HOUSTON — A vest developed by an Israeli company that’s meant to protect female astronauts from radiation is now set to be launched into Space.
The vest, by StemRad, is a wearable shield that protects delicate parts of the female body.
“This is a vest that is intended to provide additional protection against space radiation,” said Dr. John Charles, Scientist in Residence at Space Center Houston. “Especially against the radiation of a solar flare that might occur during an astronaut mission from, say, here to the moon or as part of a Mars mission.”
As NASA prepares for deep space exploration—where the threat of radiation exposure is greater— the vest is crucial in protecting against radiation threats—solar flares, as Dr. Charles mentioned, but also galactic cosmic rays.
The vest is currently designed to protect specific parts of a woman’s body.
“In the area of the stomach, where there’s additional radiation protection provided, and the area of the ovaries, the breast tissue, the lungs, and the upper part of the body,” explained Dr. Charles. “The breast tissues, the lungs, which are very susceptible to radiation, and the blood-forming organs in the upper parts of the body, especially in the bones of the level of the hips. You’ll notice the radiation shielding is actually specific for, say, the stomach, right in this part of the shield here.”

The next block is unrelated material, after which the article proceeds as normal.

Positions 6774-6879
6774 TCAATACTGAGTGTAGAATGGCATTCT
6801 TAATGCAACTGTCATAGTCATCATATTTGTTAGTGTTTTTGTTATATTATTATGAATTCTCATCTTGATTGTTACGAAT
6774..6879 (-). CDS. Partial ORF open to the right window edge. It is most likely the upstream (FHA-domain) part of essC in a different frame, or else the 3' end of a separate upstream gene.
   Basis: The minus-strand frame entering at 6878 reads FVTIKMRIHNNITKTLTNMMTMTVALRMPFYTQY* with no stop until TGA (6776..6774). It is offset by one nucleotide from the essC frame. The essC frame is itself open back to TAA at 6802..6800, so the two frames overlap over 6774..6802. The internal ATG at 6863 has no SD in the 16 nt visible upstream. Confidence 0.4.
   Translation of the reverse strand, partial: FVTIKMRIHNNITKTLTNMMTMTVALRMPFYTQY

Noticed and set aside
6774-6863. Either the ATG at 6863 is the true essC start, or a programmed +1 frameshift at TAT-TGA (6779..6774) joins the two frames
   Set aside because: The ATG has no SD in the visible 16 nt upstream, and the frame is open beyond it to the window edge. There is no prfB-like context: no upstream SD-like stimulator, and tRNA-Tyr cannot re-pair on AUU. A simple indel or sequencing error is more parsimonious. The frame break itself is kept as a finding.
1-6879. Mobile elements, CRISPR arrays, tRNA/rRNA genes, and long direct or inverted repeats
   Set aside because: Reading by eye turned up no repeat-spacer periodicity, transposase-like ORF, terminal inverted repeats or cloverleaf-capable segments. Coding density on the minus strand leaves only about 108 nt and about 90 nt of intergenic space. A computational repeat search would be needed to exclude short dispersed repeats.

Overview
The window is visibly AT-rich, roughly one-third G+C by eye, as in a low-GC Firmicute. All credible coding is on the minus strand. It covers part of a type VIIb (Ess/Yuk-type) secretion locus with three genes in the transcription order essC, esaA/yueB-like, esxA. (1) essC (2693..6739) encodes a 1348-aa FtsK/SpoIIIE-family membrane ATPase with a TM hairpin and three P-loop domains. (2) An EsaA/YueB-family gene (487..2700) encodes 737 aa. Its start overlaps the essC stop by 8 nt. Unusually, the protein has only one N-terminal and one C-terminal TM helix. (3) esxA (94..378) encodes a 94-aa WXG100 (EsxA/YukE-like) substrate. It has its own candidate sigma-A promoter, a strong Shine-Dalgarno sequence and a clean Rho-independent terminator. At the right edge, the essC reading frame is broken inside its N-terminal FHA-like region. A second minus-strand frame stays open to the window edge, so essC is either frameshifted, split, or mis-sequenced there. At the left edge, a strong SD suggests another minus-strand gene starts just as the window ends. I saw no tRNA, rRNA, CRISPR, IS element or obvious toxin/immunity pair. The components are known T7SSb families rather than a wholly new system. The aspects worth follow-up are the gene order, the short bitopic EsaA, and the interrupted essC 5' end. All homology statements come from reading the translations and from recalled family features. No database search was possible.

Dr. Charles also said the vest will cut back on the radiation damage to the tissues that might lead to long-term effects, such as atherosclerosis, in the blood vessels.
“It’s all carefully designed so that the thicker parts of the shielding are where the body is more sensitive to radiation.”
The vest, one of two currently developed, will be test flown on the Exploration Mission-1 around the moon in the Orion vehicle. The test flight will be the last before the space agency starts their deep space manned missions—the first since the Apollo missions. The test will have two radiation-sensitive test dummies—one bare, and one wearing the vest.
“The vest will provide an additional radiation protection after the radiation shielding of the vehicle’s structure itself and in addition to what’s called the storm shelter of the spacecraft’s structure for protection against solar-flare charge particles radiated during solar flares. This vest will permit the astronauts in-flight, if it’s flown in-flight, to exit the storm shelter when they need to take care of duties inside the vehicle and get back into the storm shelter. If it’s an especially dangerous solar flare, this vest can actually be worn in the storm shelter to provide additional protection against the radiation of space flight.”
More than a garment, the vest is also an acknowledgement of women’s roles in the program.
“Women are becoming more and more prominent in space flight,” said Dr. Charles. “Of course, we just had a Space Station Mission commanded by a woman astronaut, Peggy Whitson, for her second tour of duty as a commander.”
Once the women’s vest is given the green light, a similar vest will be designed for men.
“The vest will be designed for specific individuals because everyone is going to have a different size and shape of body, and of course, males and females have slightly different susceptibilities based on their different anatomies,” explained Dr. Charles. “So, there will be different vests, for men and women, but they’ll have the same general purpose and function.”